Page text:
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14 June 2018 Photo iStock
Dealing with the trauma of sexual assault

University life is supposed to be one of the most enjoyable times of a person’s life. Unfortunately, for some this is the time they may fall victims to sexual assault.
 
The term sexual assault has shockingly become normalised in society and has become a common threat to university students. The University of the Free State (UFS) through its sexual harassment, sexual misconduct, and sexual violence policy strongly condemns any form of sexual abuse. Dr Melissa Barnaschone, Director at Student Counselling and Development (UFS) says the university cares for the health and wellbeing of students and provides necessary support for victims of sexual assault and trauma.
 
It is unfortunate that sexual assault comes with many misconceptions that often shift responsibility and blame from the perpetrator to the victim. “It is important to always remember that it is not your fault; do not blame yourself,” says Dr Barnaschone. Helpguide.Org: Trusted guide to mental & emotional health says sexual assault leaves psychological wounds and sometimes long-lasting health challenges. Such trauma can severely affect a person’s ability to cope with daily academic, social, professional, and personal responsibilities.
 
Any sexual violence is a crime and as a victim, you are not to blame. Healing is achieved when you start to believe that you are not responsible for what happened to you. Visit Helpguide.Org for more information on post-traumatic stress disorder, trauma recovery tips and other related topics.

On this video clip, Dr Barnaschone shares some guidelines to deal with sexual assault and trauma: 

News Archive

Winter school for international visitors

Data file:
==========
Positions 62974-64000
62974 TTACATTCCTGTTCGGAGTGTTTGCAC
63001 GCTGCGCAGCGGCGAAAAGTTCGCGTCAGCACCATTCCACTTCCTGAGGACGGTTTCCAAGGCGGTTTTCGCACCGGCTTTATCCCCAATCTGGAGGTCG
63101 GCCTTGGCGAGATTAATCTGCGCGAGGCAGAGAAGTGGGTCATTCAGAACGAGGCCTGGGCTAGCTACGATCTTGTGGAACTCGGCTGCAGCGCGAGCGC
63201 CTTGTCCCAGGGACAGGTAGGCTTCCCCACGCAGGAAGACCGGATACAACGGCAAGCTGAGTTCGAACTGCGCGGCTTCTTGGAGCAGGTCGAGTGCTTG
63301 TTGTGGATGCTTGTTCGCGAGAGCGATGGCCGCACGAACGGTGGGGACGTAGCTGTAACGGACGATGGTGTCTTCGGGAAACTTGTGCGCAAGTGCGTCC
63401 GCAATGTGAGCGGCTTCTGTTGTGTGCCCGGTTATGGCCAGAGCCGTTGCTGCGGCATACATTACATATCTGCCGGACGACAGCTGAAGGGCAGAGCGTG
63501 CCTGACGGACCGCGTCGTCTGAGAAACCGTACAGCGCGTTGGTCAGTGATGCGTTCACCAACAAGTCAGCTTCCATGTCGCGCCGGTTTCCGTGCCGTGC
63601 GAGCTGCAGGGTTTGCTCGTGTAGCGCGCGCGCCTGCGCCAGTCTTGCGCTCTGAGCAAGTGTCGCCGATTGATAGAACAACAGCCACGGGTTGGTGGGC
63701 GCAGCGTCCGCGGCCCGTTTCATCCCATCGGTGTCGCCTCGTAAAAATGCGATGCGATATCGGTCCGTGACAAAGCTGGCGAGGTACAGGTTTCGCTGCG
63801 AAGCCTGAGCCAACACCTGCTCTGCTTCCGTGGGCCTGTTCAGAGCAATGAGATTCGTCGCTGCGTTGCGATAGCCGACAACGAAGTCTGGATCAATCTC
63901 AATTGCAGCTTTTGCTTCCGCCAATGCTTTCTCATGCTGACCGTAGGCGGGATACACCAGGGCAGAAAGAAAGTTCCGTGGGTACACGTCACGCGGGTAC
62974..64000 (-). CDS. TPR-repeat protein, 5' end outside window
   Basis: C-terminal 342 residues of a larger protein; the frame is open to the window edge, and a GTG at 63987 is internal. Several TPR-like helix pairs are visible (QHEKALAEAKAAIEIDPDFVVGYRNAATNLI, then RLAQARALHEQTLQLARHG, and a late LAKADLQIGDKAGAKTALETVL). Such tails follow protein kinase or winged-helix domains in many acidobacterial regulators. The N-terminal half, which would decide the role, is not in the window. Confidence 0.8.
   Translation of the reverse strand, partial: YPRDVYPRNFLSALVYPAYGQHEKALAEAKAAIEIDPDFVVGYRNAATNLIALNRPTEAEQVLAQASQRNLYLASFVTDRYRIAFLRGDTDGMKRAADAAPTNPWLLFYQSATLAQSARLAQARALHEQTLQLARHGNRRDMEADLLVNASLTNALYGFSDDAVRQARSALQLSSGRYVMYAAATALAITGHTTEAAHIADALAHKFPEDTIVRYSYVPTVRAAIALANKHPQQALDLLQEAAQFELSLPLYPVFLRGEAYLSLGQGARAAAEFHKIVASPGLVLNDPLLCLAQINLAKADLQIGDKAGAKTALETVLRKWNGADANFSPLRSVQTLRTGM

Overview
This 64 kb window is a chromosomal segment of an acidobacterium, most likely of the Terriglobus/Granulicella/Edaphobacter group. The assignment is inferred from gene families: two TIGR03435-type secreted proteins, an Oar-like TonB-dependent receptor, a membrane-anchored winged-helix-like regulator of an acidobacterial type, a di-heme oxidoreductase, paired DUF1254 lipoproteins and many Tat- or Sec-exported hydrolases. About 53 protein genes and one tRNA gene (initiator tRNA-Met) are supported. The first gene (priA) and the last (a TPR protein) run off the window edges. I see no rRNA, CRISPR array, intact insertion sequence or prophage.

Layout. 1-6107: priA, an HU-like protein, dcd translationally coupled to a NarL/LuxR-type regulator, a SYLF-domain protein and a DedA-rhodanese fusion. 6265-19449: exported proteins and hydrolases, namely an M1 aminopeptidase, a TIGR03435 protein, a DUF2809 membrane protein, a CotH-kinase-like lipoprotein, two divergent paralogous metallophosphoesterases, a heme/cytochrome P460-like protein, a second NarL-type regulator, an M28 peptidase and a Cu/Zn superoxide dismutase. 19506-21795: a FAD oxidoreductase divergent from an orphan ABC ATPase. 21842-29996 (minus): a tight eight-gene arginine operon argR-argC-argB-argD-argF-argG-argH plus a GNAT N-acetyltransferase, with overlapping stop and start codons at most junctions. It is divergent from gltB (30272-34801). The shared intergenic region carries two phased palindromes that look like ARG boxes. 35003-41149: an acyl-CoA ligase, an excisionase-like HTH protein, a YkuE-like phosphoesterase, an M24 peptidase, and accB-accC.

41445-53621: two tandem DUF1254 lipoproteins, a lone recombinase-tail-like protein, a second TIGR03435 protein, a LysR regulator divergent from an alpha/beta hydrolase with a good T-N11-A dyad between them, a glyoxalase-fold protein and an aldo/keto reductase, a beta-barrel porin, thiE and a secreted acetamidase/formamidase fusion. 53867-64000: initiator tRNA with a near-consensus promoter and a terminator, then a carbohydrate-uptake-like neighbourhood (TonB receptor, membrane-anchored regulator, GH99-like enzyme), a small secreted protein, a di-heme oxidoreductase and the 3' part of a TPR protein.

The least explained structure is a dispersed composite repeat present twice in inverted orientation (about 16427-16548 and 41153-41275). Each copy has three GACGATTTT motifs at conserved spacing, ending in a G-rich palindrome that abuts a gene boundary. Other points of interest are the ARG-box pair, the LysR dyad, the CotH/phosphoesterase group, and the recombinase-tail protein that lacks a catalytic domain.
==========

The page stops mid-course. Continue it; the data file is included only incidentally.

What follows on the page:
2011-07-28

 

Here are, from the left, front: Vinita Verma (India), Gayatai Sharma (India), Ambar Istiyani (Indonesia); back: Frank Nieuwenhuizen (Netherland); Vicky Hölsgens (Netherland) and Dewi Cahya Ambarwati (Indonesia)
Photo: Hannes Pieterse

A group of activists, postgraduate students and staff from civil society organisations are currently visiting our Bloemfontein Campus to discuss issues of diversity and development. The group of 19 people from countries such as India, Indonesia, Uganda, the Netherlands and South Africa are part of the 2011 annual international winter school on Pluralism and Development, which is hosted by our International Institute for Studies in Race, Reconciliation and Social Justice. It is the first time that the winter school is held in South Africa since its launch in 2004.

The first class of the winter school started on 11 July 2011 and participants attend daily lectures where they engage in critical thinking about issues such as sustainable development, identity, reconciliation and pluralism. On Thursday 21 July 2011 our Vice-Chancellor and Rector, Prof Jonathan Jansen presented a lecture on reconciliation to participants where he spoke lengthily about South Africa’s traumatic past. Classes will come to an end on 5 August 2011.

During their stay at our university participants also visited Gauteng where they spent time at the Apartheid museum, Constitutional Hill and Freedom Park. Later this week they will visit our Qwaqwa Campus.

Indonesian participant, Ms. Dewi Cahya Ambarwati, said she is looking forward to the Qwaqwa visit, where she will show off her traditional dance. Ambarwati said during their visit to Freedom Park, she managed to trace back Indonesian ancestors in the museum’s slavery section. Another participant, Mr. Frank Nieuwenhuizen from the Netherlands, said the winter school is enriching because it makes you realise what it means to deal with differences.

The international Winter School on Pluralism and Development is an initiative of the Kosmopolis Institute of the University of Humanistic Studies, in cooperation with the Humanist Institute for Cooperation with Developing Countries (Hivos).

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